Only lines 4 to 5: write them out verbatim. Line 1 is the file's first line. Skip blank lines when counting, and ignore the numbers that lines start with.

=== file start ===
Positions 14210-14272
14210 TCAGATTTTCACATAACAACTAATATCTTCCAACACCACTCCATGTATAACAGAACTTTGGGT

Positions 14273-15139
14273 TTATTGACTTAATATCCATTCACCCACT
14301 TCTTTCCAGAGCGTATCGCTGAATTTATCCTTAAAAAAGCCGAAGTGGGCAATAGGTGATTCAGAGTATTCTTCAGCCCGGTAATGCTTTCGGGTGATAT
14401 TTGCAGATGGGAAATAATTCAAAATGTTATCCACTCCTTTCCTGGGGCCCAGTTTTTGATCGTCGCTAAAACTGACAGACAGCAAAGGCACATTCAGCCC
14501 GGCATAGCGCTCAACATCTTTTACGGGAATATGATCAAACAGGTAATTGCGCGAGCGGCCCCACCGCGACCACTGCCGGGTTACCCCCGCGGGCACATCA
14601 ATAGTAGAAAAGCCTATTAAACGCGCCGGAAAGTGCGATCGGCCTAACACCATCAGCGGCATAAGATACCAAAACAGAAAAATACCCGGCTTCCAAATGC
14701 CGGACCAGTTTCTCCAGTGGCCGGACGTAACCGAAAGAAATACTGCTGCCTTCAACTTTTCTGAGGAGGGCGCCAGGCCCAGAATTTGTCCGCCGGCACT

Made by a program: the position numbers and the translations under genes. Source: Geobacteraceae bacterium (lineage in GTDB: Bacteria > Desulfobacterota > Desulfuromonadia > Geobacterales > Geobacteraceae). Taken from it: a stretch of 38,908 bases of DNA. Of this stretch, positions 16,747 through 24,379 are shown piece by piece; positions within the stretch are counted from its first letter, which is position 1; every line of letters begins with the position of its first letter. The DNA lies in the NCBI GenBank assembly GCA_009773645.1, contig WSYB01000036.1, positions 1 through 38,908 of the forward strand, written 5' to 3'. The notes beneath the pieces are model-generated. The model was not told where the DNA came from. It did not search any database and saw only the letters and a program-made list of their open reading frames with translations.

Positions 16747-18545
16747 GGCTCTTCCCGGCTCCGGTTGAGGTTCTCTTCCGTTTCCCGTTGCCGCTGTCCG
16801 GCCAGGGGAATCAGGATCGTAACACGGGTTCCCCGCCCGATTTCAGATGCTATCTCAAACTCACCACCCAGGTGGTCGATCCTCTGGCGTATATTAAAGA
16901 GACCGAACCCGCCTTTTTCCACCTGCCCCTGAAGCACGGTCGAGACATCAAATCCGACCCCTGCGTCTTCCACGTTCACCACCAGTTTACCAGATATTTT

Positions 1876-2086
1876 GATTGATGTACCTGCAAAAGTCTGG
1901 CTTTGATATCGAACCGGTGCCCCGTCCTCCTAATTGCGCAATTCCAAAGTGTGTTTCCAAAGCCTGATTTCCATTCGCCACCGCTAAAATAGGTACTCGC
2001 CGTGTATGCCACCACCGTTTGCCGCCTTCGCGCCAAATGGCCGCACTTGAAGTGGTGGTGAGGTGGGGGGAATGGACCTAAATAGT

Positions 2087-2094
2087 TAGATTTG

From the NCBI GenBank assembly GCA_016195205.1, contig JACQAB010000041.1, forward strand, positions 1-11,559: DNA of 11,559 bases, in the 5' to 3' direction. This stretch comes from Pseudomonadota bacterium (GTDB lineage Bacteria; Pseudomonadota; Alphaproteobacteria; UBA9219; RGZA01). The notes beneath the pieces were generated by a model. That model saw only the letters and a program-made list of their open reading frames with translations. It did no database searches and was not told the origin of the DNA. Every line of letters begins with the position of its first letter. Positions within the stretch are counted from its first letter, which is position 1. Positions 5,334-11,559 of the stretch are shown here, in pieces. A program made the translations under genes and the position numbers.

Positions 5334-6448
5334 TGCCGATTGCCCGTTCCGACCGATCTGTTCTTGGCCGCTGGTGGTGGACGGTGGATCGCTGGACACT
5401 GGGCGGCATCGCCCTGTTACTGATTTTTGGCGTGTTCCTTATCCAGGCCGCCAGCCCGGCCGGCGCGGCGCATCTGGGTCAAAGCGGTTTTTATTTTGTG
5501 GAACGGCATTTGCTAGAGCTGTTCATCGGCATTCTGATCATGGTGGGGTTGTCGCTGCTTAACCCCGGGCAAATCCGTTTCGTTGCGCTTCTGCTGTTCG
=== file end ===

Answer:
14273 TTATTGACTTAATATCCATTCACCCACT
14301 TCTTTCCAGAGCGTATCGCTGAATTTATCCTTAAAAAAGCCGAAGTGGGCAATAGGTGATTCAGAGTATTCTTCAGCCCGGTAATGCTTTCGGGTGATAT